• Solicit input on early-stage decisions from the in-line leaders who will eventually have responsibility for the emerging product......44
    • Share information with appropriate in-line and regional leaders on a regular basis, as changes arise, and at the time responsibilities are scheduled for transition......44
    • Schedule transitions at logical points in the product development timeline to minimize disruption of activities......45

Leveraging Cross-Functional Relationships to Drive New Product Development.....48
  • Introduction.....48
  • Global Marketing Relationship.....48
  • Regional Marketing Interaction.....50
    • Establish and follow a formal communications program to build vital, dynamic relationships with regional marketing leaders......51
    • Gather early insights from regional marketing leaders on a regular basis to avoid costly development mistakes......52
  • Cross-Functional Teams.....53
  • Selected Cross-Functional Team Snapshots.....55
  • Pros and Cons of Cross-Functional Collaboration.....57
  • Building Relationships Between Commercial and Research Staff.....59
    • Communicate that the role of commercial is accelerating the success of molecules (not limiting research opportunities) to dispel the idea that commercial and science do not share the same goals......59
    • Bring the scientific staff out of the lab for special events and activities to help them understand that commercial work supports science goals......60
    • Apply diverse market insight tools and studies to inform the Early-Stage Commercialization pathway. Applying the right tools at the right times is the key to insightful and cost-effective research......62
  • Desired Skills for Early Commercialization Staff.....64
  • Stakeholder Communication Through Meetings.....65

Portfolio Management.....68
  • Introduction.....68
    • Employ peer reviews throughout the research-development-and-commercialization process to ensure the organization supports the best new-product candidates......69
  • Composition and Leadership of the Investment Decision Committee.....70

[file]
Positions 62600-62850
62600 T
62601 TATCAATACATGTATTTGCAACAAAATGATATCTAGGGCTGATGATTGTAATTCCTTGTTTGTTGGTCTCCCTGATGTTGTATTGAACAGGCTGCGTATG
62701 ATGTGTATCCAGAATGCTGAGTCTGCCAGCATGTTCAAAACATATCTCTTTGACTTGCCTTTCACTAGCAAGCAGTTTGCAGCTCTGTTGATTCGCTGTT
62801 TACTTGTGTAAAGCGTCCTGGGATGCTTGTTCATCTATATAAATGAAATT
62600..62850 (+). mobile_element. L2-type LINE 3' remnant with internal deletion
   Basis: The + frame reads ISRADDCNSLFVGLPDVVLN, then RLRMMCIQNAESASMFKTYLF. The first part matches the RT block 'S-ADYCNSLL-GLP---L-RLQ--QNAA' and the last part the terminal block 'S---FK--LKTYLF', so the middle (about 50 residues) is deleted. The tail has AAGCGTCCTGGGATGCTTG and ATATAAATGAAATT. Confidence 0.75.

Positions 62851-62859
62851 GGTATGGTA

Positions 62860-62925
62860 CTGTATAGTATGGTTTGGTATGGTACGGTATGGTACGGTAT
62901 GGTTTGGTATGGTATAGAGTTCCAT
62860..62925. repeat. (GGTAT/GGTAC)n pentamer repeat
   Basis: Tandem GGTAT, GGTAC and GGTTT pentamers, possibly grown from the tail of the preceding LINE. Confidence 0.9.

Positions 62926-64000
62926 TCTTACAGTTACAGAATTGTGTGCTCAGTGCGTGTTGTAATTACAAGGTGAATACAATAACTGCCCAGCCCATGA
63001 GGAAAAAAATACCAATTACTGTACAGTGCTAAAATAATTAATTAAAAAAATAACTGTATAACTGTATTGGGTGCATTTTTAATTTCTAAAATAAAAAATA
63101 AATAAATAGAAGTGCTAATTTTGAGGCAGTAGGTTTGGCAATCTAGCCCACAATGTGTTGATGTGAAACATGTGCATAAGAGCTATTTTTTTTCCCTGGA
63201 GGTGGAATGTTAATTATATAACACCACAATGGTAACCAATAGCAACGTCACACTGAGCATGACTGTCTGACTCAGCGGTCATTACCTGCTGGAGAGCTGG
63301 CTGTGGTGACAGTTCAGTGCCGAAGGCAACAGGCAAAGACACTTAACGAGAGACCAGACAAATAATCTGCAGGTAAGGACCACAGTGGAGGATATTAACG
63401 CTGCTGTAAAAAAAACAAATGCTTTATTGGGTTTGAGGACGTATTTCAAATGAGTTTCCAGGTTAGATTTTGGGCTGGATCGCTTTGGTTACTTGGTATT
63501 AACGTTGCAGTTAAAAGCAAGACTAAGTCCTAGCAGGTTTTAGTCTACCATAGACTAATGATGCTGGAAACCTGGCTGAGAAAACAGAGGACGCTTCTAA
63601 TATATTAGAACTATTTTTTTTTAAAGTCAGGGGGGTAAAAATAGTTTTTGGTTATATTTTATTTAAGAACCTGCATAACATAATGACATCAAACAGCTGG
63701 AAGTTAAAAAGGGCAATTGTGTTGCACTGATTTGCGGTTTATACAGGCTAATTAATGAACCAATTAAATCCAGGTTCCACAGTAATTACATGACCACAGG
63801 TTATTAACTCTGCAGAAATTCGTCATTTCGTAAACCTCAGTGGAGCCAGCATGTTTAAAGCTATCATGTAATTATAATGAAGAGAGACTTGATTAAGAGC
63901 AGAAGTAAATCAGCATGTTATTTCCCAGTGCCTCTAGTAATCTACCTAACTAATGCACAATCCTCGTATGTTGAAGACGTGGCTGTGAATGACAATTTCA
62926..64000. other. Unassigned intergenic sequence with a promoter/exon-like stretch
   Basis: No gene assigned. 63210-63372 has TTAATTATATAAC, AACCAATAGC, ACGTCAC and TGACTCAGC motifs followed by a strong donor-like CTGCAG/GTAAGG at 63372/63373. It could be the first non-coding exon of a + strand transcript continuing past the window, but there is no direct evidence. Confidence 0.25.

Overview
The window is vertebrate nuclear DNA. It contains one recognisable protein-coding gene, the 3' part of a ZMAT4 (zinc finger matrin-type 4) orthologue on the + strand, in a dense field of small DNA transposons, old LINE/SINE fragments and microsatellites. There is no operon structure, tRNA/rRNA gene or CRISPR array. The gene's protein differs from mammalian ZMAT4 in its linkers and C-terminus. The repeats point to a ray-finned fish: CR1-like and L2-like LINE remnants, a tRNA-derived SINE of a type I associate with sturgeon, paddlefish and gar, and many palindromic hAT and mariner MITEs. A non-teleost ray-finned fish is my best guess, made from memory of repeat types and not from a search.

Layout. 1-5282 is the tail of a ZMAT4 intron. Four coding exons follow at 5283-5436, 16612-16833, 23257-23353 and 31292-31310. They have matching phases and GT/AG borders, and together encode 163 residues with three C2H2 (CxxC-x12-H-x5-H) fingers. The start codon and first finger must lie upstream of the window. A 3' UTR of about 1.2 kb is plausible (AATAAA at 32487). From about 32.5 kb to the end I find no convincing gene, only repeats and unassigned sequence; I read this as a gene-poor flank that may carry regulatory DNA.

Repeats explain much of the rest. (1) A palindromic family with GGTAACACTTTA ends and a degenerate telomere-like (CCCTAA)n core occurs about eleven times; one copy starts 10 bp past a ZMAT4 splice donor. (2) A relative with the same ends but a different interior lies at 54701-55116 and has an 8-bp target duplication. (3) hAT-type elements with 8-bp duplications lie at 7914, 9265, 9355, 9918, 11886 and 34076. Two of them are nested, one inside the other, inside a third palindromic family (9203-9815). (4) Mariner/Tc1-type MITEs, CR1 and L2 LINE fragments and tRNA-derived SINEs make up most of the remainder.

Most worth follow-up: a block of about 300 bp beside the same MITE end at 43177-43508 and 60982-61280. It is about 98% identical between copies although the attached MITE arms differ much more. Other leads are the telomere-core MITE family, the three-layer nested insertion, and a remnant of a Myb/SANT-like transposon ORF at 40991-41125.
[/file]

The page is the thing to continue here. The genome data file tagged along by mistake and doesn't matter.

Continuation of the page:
• Functions That Drive Issues Presented for Development Decisions.....75
    • Balance clinical and commercial inputs to investment decision committees to improve the odds of discovering hidden opportunities......79

List of Tables & Figures

Table 1.1: Benchmark Partner Companies
Table 1.2: Benchmark Partner Demographics
Figure 1.1: Relationship with Global Marketing
Figure 1.2: Investment Decision Drivers (Large Pharma)
Figure 1.3: Tailored Therapeutics Encourage Earlier Involvement
Figure 2.1: Commercialization Oversight (Full Class)
Figure 2.2 and Figure 2.3: Commercial Function Structure (Large Pharma) and Commercial Function Structure (Full Class)
Figure 2.4: Job Title of ESC Leader (Large Pharma) Figure 2.5: Job Title of ESC Leader
Figure 2.6: ESC Function Reporting Lines (Full Class)
Figure 2.6: ESC Function Reporting Lines (Large Pharma)
Figure 2.7: Relationship with Global Marketing
Figure 2.8: ESC Duration of Global Marketing Involvement (Large Pharma)
Figure 2.9: ESC Structure – Commercial Model
Figure 2.10: ESC Structure – R&D Model
Figure 2.11: ESC Structure – Corporate Model
Figure 2.12: Functions Included in Early-Stage Commercialization
Figure 2.13: Functions With Most Involvement per Phase
Figure 2.14: Pre-Clinical Commercialization Functions
Figure 2.15: Phase I Commercialization Functions
Figure 2.16: Phase IIB Commercialization Functions
Figure 2.17: Phase III Commercialization Functions
Figure 2.18: Commercialization Functions at Launch
Table 2.1: percent Companies Transitioning Commercialization Roles Per Phase
Figure 2.19: Transition Points (Full Class)
Figure 2.20: Transition Points (Large Pharma)
Figure 3.1: Relationship with Global Marketing
Figure 3.2: Duration of Global Marketing Involvement
Figure 3.3: Transition of Team Leadership
Figure 3.3: Cross-Functional Collaboration Pros & Cons
Figure 3.4: Seeding Market Insights Into Science Teams
Figure 3.5: Developing Broad-reaching Market Perspectives
Figure 3.6: Early-Stage Employee Skills
Figure 3.7: Key Stakeholder Meetings (Large Pharma)
Figure 3.8: Key Stakeholder Meetings (Full Class)
Figure 3.9: Pathways for Commercial Input to Portfolio Committee
Figure 3.10: Peer Review Committees
Figure 3.11: Decision Committee Composition (Large Pharma)
Figure 3.12: Decision Committee Composition (Full Class)
Figure 3.13: The Investment Decision Table
Figure 3.14: Issue Drivers: Major Investment Decisions
Figure 3.15: Issue Drivers: Market Development Funds for Phase III Assets
Figure 3.16: Issue Drivers: Line Extensions
Figure 3.17: Issue Drivers: Launch Monitoring
Figure 3.18: Issue Drivers: Post-Launch Product Issues
Figure 3.19: Issue Drivers: In-Licensing